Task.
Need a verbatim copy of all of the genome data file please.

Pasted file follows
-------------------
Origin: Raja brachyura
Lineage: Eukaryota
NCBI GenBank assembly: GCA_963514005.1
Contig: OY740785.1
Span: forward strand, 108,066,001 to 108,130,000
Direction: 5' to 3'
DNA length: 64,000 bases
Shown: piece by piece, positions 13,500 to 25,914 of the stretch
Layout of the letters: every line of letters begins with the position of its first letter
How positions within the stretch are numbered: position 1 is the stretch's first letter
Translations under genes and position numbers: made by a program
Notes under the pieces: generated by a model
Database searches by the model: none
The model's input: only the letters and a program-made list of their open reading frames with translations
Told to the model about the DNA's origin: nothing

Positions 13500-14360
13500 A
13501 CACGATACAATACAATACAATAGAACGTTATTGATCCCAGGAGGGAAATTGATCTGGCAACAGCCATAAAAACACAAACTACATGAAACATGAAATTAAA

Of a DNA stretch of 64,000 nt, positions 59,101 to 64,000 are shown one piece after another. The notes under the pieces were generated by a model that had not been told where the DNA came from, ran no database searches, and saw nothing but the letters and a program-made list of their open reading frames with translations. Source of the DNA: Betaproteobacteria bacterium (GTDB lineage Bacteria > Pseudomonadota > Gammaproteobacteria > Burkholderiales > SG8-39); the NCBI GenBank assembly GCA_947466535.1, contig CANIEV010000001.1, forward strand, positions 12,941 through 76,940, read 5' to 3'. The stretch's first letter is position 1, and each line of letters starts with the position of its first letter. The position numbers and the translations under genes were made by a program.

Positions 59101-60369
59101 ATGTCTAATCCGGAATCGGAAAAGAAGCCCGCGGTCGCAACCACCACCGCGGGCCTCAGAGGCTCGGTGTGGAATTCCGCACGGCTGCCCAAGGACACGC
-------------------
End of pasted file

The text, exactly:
Origin: Raja brachyura
Lineage: Eukaryota
NCBI GenBank assembly: GCA_963514005.1
Contig: OY740785.1
Span: forward strand, 108,066,001 to 108,130,000
Direction: 5' to 3'
DNA length: 64,000 bases
Shown: piece by piece, positions 13,500 to 25,914 of the stretch
Layout of the letters: every line of letters begins with the position of its first letter
How positions within the stretch are numbered: position 1 is the stretch's first letter
Translations under genes and position numbers: made by a program
Notes under the pieces: generated by a model
Database searches by the model: none
The model's input: only the letters and a program-made list of their open reading frames with translations
Told to the model about the DNA's origin: nothing

Positions 13500-14360
13500 A
13501 CACGATACAATACAATACAATAGAACGTTATTGATCCCAGGAGGGAAATTGATCTGGCAACAGCCATAAAAACACAAACTACATGAAACATGAAATTAAA

Of a DNA stretch of 64,000 nt, positions 59,101 to 64,000 are shown one piece after another. The notes under the pieces were generated by a model that had not been told where the DNA came from, ran no database searches, and saw nothing but the letters and a program-made list of their open reading frames with translations. Source of the DNA: Betaproteobacteria bacterium (GTDB lineage Bacteria > Pseudomonadota > Gammaproteobacteria > Burkholderiales > SG8-39); the NCBI GenBank assembly GCA_947466535.1, contig CANIEV010000001.1, forward strand, positions 12,941 through 76,940, read 5' to 3'. The stretch's first letter is position 1, and each line of letters starts with the position of its first letter. The position numbers and the translations under genes were made by a program.

Positions 59101-60369
59101 ATGTCTAATCCGGAATCGGAAAAGAAGCCCGCGGTCGCAACCACCACCGCGGGCCTCAGAGGCTCGGTGTGGAATTCCGCACGGCTGCCCAAGGACACGC